When Robin Williams died in an ‘apparent suicide’ after battling severe depression, it was shocking, sad and in some ways, disturbing. After all, Robin Williams completed suicide. Aaron Hernandez completed suicide early this morning and now it seems that suicide is cowardice and a just punishment.
Neither Aaron Hernandez nor Robin Williams define suicide. They are sensational stories of the day.
It’s a complicated issue that demands respect, education and understanding.
Society has had its share of suicides but it is different and more profound when it’s someone famous. It gets more news coverage, judgement and evaluation. Forget Aaron Hernandez and who you think he was as I’m not going to try to change your mind about him. But I do want to change your mind about suicide so think about Robin Williams.
Many people will never understand Robin William’s death; they will never grasp what would cause a man who appeared to have everything – including countless fans and an abundance of love – to take his life. Some will berate him and call him selfish while others will have more sympathy for his family than for him. But there will be an overwhelming number of people who will understand what he did; who will feel a tremendous sadness and kinship for a man they never met because they know his pain.
I’ve often thought about the genius of his gift, wondering if his humor was a defense mechanism, masking his pain for so many years. I don’t claim to know how long he was depressed or what sort of treatment he sought. But I do know this, whatever he felt was incredibly overwhelming and it would have been very hard for even those closest to him to save him.
Imagine a garden you’ve planted from seed and cultivated with love. When the seeds break the ground, they seek sunshine, warmth and nutrients. The seeds have no control over the weather, they are as dependent on it as we are on our minds. You may have control over the location of your garden, the frequency with which you tend to it and the amount of care you give it but you can’t control the weather.
It may be sunny one day and rainy the next. You prop the vines in the hopes they will flourish once the rain passes. And they may, until the next rain comes. The weather changes, sometimes without warning. Sometimes you can see it come, much like the triggers a depressed person avoids, you try to protect the plants before the storm. The intensity of the labor can get frustrating, especially if there is no relief in sight.
One day, a tornado or hurricane passes through. Even though you see it coming, you can’t stop it and you may not be able to seek shelter soon enough. The plants are torn from their roots and the garden completely destroyed. You may have thought you could protect it yourself and that the storm wouldn’t be that bad or you simply didn’t know how, or were afraid, to ask for help. Your neighbors and family couldn’t help or didn’t know you needed help.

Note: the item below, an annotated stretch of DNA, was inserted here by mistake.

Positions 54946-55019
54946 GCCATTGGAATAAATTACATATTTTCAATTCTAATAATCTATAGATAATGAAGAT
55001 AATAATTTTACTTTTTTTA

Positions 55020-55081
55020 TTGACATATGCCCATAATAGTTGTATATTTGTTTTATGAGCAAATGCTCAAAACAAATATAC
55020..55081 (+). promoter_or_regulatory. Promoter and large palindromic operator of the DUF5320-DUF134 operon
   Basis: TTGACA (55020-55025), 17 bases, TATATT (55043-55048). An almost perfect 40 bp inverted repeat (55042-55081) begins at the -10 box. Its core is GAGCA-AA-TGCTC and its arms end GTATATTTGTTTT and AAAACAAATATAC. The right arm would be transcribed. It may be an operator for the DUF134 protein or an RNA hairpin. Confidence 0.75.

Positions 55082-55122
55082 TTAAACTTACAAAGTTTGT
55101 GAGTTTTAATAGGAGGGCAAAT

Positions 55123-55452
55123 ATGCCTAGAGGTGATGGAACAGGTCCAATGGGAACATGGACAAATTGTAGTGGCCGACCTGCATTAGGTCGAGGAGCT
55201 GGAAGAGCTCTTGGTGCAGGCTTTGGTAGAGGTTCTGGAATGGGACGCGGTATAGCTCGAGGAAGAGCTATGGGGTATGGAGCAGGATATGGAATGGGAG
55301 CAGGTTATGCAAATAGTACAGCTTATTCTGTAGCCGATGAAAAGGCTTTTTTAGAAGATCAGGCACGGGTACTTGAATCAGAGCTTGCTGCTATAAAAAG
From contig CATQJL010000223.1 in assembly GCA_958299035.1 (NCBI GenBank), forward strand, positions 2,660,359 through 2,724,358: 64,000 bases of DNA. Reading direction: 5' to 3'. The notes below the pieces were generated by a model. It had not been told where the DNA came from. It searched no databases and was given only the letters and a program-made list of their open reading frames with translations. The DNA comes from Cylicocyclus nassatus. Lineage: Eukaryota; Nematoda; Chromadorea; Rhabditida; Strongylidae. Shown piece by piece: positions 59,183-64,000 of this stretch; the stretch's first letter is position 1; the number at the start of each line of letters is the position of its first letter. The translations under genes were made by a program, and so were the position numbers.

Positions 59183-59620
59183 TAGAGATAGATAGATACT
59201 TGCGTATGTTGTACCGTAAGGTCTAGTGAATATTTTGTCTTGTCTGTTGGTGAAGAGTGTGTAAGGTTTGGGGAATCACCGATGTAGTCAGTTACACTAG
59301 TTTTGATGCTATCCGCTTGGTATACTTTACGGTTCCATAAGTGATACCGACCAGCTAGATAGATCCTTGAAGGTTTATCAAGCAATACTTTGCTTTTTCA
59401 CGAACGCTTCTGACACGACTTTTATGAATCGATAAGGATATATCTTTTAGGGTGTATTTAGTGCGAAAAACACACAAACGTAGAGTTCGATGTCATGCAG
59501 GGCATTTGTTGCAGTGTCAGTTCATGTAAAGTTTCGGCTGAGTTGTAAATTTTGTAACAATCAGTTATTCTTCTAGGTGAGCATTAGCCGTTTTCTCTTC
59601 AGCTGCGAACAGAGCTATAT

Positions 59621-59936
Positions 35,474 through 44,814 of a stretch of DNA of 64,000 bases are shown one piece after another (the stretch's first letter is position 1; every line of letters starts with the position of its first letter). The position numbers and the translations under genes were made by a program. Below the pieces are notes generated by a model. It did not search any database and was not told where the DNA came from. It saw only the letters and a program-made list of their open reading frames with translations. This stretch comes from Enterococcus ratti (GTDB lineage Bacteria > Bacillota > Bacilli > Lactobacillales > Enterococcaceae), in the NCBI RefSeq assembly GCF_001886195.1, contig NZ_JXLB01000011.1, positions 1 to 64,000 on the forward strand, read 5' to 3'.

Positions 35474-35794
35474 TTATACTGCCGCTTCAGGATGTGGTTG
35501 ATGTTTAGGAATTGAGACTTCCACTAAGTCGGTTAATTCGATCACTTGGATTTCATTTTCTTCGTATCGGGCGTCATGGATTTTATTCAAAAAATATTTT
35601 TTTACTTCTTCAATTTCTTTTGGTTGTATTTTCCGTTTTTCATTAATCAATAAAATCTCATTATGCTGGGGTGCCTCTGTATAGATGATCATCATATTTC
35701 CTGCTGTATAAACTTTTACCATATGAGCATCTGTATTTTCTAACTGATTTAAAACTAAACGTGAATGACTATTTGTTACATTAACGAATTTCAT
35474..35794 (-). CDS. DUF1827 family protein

The garden is now gone, as is Robin Williams and many like him. Our minds are like the garden. There is a storm somewhere looming and many people make it through life without feeling a tornado or hurricane pass through. Some people manage to pull themselves through but live in constant fear of the next storm. Others, like Robin Williams, can’t weather it and are destroyed. Still others will tell you to build a greenhouse or buy your vegetables at the store because you simply don’t know what you are doing and there is no need to tend the garden.
If only it were that easy.
While thousands of people mourned the death of Mr. Williams, the mourning of those of us who have weathered the storm was much different than those who have never seen it and can never understand it. Believe it or not, many people will also feel relieved. Relieved that depression isn’t just relegated to ‘regular people’. We believed that it would get the attention it needed so we would stop calling people cowards.
But it hasn’t, we are right back to where we started.
Now think about those around you and think about the impact your words have. Think about the person who wants to get help but cannot.
Why? Because Aaron Hernandez’s actions have made suicide into a punishment and a way to save taxpayers money and a solution for his family so they no longer have a criminal among them.
If you believe this, you aren’t seeing what suicide really is, and that is our biggest problem.
Don’t focus on individual cases but rather focus on the greater issue. Until we do, we will continue to lose good men and women to it. We are perpetuating the stigma and the families of the 39 law enforcement officers who completed suicide thus far in 2017 will continue to suffer.
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